Most Iowa drivers can probably share my experience. After passing my permit test and taking my less-than-flattering learner’s permit photo, the DMV worker asked me if I would like to be registered as an organ donor. Because I was 14 and shy, I looked to my mom, who answered “yes” for me. At the time, I did not really know what this meant, and it sounded scary. My organs in someone else? No thanks. But that same summer, my opinion shifted.
About a year prior, September 2016, when I was starting eighth grade, doctors found a virus in my mom’s heart. And in September, she had a surgery to implant a left-ventricular assist device (LVAD) that would pump her heart for her. She knew that eventually she would need a heart transplant, and so she was put on the transplant list.
In June 2017, my family and few family friends thought that it would be fun to go camping to kick off the summer. On our first night camping, my mom got a call that there was a heart for her. After many celebratory hugs and tears, my dad drove my mom to Iowa City, where she would undergo transplant surgery. That night, I prayed so much, not only that the surgery would go well, but also for the family who lost a loved one.
My family does not know anything about the organ donor who saved my mom’s life, as the family of the donor stayed confidential by choice, but we are very grateful for them.
So, once I got my school permit a few months later, I confidently said yes to becoming an organ donor, hoping that incase anything happened to me, I could help a family or person in need, like how the mystery donor helped my family.
Now, I am going to encourage you to become an organ donor and convince you that becoming an organ donor is not as scary as it sounds.
There are many myths and questions that are associated with organ donations, such as 1) “If I am an organ donor, the medical staff will not work as hard to save my life,” 2) “Will I actually be dead before they donate my organs?,” 3) “Will my family be charged for the transplant surgery?” and 4) “Does my religion support organ donation?”
Most of us have seen movies or TV shows that involve some medical professional wanting to declare someone as dead so they can harvest organs before the protagonist swoops in and magically brings the patient back to health. And it makes for decent TV, but it is not an accurate description of organ donation. It does not matter if you are an organ donor or not, the doctors and nurses will focus on saving your life. You are not even considered for organ donation until you are dead, according to the American Transplant Foundation. You may be asking, “But how will they know if I am actually dead?” If you are an organ donor, the doctors and nurses check multiple times to make sure that you are dead before preparing to donate your organs, according to Mayo Clinic.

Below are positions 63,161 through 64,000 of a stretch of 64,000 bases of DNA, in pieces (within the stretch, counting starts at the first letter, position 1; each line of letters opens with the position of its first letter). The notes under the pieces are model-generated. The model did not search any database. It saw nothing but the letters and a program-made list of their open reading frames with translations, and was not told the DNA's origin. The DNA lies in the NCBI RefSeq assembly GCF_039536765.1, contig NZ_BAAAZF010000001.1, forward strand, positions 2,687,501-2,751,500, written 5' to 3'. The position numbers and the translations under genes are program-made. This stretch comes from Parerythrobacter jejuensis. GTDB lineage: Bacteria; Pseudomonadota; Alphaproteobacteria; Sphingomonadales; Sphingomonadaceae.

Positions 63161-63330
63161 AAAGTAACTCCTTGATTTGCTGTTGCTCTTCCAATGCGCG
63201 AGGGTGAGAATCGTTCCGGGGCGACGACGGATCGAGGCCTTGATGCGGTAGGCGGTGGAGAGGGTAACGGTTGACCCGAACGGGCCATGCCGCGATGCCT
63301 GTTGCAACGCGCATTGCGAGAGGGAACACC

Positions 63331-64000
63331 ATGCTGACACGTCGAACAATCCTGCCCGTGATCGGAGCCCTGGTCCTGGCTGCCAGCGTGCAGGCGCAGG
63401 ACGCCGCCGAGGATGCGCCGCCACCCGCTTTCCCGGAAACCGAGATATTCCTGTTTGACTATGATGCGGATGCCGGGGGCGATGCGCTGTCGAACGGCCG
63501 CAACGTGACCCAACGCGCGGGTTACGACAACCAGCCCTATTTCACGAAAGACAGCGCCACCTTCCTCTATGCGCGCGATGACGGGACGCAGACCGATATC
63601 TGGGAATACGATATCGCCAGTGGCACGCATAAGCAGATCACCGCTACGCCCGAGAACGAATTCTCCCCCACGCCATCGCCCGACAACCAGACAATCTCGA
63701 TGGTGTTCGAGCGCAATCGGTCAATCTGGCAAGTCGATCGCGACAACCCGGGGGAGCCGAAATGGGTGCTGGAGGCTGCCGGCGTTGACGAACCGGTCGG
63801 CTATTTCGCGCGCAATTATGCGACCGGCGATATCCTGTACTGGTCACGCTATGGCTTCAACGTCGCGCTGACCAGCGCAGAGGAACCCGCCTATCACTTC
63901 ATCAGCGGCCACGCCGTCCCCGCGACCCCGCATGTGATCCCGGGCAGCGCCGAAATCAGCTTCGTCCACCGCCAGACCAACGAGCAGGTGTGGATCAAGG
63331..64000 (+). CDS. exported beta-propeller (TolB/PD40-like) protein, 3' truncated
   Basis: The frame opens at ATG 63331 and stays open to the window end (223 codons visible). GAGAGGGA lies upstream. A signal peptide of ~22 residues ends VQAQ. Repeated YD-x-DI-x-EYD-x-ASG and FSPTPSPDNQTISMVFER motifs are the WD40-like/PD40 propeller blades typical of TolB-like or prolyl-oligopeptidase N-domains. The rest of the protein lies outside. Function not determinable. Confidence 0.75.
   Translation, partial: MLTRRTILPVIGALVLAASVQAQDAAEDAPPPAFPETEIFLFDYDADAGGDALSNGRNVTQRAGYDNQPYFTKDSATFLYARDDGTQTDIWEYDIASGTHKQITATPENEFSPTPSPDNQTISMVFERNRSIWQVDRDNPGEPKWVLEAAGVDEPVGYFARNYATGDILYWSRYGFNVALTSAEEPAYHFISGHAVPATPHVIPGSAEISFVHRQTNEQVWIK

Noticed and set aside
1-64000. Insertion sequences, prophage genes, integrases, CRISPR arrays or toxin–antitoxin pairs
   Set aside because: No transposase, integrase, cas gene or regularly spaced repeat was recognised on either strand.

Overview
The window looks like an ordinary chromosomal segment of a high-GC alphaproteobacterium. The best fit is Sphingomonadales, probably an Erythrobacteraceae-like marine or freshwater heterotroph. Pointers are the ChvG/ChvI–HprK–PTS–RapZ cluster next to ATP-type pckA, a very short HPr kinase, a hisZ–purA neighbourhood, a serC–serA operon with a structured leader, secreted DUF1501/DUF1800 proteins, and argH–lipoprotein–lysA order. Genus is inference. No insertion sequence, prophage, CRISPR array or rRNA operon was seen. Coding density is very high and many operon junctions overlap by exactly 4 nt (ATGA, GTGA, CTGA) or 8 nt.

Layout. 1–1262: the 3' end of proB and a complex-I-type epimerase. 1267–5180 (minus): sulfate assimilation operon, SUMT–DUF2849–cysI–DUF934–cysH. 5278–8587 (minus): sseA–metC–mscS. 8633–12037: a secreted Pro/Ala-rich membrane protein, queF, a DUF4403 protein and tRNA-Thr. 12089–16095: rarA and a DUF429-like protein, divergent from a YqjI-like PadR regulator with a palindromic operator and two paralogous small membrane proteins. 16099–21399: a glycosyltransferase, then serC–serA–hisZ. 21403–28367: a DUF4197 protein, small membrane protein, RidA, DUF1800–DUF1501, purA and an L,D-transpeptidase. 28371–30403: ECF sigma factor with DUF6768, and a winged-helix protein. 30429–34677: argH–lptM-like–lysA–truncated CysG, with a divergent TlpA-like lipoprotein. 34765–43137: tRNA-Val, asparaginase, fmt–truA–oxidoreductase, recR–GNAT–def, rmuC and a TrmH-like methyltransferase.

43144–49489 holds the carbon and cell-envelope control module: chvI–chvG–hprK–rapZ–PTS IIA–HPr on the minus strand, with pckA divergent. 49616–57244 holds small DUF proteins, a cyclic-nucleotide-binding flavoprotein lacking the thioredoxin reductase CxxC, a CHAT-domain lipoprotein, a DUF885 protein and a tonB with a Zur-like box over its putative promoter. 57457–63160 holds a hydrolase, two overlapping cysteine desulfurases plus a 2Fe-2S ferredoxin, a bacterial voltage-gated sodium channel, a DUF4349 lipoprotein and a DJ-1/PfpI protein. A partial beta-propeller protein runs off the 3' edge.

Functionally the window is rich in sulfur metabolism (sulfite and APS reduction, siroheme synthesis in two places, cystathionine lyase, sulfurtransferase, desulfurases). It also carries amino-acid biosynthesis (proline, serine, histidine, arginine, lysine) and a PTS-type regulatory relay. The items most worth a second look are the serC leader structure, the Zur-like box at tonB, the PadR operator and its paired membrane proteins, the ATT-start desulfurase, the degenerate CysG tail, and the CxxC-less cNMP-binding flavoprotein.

In the U.S., the cost of organ transplants ranges from $260,000 to over $1.2 million, so many people believe that if they their organs are donated, their families are going to be left with the cost. However, the family of the donor does not pay for the transplant surgery. “The organ donor’s family never pays for donation,” according to Mayo Clinic. “The donor family pays for all the medical care given to save your life before your organs are donated. Sometimes families think those costs are for the organ donation. But the person who gets the organs for transplant pays the costs for removing the organs.”
Many major religions support organ donation, including Christianity, viewing organ donation as an act of charity. Similar to how Jesus gave his life for us on the cross, being an organ donor can give many people a chance at living their physical life even after our physical death.